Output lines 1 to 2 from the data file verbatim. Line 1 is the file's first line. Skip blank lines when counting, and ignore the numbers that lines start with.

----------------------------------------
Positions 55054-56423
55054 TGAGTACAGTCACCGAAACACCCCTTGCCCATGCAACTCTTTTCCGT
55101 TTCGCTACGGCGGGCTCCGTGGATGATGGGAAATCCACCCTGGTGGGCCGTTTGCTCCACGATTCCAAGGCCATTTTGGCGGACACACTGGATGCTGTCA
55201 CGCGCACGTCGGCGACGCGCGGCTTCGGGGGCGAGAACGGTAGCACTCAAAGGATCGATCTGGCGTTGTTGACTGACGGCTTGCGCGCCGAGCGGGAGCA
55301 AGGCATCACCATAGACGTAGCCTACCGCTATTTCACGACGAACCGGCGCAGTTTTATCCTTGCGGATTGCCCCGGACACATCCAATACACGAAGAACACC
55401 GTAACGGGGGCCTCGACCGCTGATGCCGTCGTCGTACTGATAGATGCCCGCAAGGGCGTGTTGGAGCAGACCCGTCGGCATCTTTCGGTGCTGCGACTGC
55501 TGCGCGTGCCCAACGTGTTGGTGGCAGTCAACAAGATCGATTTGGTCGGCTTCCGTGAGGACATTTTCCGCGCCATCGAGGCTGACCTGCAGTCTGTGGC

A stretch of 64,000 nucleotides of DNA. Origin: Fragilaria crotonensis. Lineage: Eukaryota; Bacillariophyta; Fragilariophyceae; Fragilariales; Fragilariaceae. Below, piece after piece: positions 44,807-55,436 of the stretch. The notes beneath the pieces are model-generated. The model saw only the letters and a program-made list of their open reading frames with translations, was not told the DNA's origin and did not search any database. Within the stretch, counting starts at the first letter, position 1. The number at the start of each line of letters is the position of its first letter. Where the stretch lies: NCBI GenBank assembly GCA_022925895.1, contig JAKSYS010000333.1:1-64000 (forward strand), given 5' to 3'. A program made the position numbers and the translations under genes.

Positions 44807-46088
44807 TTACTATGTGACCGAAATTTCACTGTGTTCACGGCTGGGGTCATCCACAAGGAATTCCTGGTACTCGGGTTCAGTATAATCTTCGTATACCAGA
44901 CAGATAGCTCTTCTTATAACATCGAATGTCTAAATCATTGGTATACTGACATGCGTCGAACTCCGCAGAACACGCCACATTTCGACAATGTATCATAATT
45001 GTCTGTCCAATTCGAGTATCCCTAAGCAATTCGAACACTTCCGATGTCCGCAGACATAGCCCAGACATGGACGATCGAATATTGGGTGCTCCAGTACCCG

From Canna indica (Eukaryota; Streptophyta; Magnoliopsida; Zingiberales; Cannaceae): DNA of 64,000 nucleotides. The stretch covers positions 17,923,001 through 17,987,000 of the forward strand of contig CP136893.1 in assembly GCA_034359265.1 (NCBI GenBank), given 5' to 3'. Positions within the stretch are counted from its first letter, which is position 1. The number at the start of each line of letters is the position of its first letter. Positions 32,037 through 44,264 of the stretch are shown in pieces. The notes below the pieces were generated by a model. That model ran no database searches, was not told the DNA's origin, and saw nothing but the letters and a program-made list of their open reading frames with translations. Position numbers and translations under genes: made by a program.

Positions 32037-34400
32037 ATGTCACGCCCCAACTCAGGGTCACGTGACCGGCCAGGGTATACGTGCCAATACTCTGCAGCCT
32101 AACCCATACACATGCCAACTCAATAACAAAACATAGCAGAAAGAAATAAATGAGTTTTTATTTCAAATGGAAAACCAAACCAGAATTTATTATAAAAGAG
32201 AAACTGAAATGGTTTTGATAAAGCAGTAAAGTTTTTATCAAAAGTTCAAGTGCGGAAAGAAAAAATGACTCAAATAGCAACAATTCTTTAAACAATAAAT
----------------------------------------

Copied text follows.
Positions 55054-56423
55054 TGAGTACAGTCACCGAAACACCCCTTGCCCATGCAACTCTTTTCCGT